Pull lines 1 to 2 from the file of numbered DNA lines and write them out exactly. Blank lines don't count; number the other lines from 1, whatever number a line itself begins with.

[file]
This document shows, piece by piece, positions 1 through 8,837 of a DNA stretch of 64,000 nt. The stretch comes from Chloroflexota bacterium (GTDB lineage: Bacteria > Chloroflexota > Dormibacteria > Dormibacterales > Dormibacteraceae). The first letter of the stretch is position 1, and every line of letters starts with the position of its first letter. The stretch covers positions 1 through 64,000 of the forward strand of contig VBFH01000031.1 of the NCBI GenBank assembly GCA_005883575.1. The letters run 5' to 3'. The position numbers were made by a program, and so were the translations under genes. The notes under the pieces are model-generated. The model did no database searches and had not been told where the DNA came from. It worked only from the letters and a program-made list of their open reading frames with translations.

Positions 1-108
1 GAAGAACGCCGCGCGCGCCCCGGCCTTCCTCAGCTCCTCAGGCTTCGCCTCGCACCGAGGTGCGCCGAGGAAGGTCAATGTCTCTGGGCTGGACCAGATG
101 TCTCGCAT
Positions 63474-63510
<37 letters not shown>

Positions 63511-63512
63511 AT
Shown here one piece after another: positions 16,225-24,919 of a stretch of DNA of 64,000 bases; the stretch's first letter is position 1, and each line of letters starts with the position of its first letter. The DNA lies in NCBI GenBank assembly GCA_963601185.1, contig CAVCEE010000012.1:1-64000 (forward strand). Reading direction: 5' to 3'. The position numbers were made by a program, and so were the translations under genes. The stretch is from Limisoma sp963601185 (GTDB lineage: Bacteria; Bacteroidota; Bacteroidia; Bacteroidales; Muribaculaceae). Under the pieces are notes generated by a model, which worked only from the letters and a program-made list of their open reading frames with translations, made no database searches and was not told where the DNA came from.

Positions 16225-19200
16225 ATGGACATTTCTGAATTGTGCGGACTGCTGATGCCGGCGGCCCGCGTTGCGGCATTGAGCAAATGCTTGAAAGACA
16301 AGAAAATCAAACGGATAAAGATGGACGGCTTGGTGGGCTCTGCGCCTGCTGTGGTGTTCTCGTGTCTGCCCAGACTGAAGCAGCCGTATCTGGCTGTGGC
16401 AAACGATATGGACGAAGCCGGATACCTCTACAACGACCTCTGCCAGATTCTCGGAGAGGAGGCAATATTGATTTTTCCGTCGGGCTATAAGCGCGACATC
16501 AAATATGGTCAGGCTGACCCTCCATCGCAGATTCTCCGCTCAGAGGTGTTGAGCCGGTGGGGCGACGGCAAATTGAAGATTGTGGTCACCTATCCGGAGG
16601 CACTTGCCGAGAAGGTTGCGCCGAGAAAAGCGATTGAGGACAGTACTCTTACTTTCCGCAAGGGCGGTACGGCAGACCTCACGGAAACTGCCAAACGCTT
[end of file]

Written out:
This document shows, piece by piece, positions 1 through 8,837 of a DNA stretch of 64,000 nt. The stretch comes from Chloroflexota bacterium (GTDB lineage: Bacteria > Chloroflexota > Dormibacteria > Dormibacterales > Dormibacteraceae). The first letter of the stretch is position 1, and every line of letters starts with the position of its first letter. The stretch covers positions 1 through 64,000 of the forward strand of contig VBFH01000031.1 of the NCBI GenBank assembly GCA_005883575.1. The letters run 5' to 3'. The position numbers were made by a program, and so were the translations under genes. The notes under the pieces are model-generated. The model did no database searches and had not been told where the DNA came from. It worked only from the letters and a program-made list of their open reading frames with translations.

Positions 1-108